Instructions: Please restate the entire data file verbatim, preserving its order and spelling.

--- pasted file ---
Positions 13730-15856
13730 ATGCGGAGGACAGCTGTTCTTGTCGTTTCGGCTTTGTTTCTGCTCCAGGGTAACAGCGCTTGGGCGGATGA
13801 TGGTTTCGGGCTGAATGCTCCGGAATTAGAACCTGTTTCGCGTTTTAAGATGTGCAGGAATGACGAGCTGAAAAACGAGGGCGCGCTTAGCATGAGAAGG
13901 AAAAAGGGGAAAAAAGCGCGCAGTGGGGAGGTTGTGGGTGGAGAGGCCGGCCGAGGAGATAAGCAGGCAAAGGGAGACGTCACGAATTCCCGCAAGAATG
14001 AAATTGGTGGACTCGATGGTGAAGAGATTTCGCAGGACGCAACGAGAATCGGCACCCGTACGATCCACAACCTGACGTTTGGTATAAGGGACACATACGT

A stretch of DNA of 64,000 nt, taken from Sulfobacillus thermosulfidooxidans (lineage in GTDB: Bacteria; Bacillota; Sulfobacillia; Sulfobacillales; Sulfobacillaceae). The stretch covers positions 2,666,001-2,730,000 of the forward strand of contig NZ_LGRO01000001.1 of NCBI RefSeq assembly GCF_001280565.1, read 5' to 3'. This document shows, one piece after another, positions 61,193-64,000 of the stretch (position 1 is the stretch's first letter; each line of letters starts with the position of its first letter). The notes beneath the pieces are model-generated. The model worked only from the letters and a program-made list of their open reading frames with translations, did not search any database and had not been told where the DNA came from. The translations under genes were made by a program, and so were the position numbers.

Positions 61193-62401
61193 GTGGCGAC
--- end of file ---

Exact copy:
Positions 13730-15856
13730 ATGCGGAGGACAGCTGTTCTTGTCGTTTCGGCTTTGTTTCTGCTCCAGGGTAACAGCGCTTGGGCGGATGA
13801 TGGTTTCGGGCTGAATGCTCCGGAATTAGAACCTGTTTCGCGTTTTAAGATGTGCAGGAATGACGAGCTGAAAAACGAGGGCGCGCTTAGCATGAGAAGG
13901 AAAAAGGGGAAAAAAGCGCGCAGTGGGGAGGTTGTGGGTGGAGAGGCCGGCCGAGGAGATAAGCAGGCAAAGGGAGACGTCACGAATTCCCGCAAGAATG
14001 AAATTGGTGGACTCGATGGTGAAGAGATTTCGCAGGACGCAACGAGAATCGGCACCCGTACGATCCACAACCTGACGTTTGGTATAAGGGACACATACGT

A stretch of DNA of 64,000 nt, taken from Sulfobacillus thermosulfidooxidans (lineage in GTDB: Bacteria; Bacillota; Sulfobacillia; Sulfobacillales; Sulfobacillaceae). The stretch covers positions 2,666,001-2,730,000 of the forward strand of contig NZ_LGRO01000001.1 of NCBI RefSeq assembly GCF_001280565.1, read 5' to 3'. This document shows, one piece after another, positions 61,193-64,000 of the stretch (position 1 is the stretch's first letter; each line of letters starts with the position of its first letter). The notes beneath the pieces are model-generated. The model worked only from the letters and a program-made list of their open reading frames with translations, did not search any database and had not been told where the DNA came from. The translations under genes were made by a program, and so were the position numbers.

Positions 61193-62401
61193 GTGGCGAC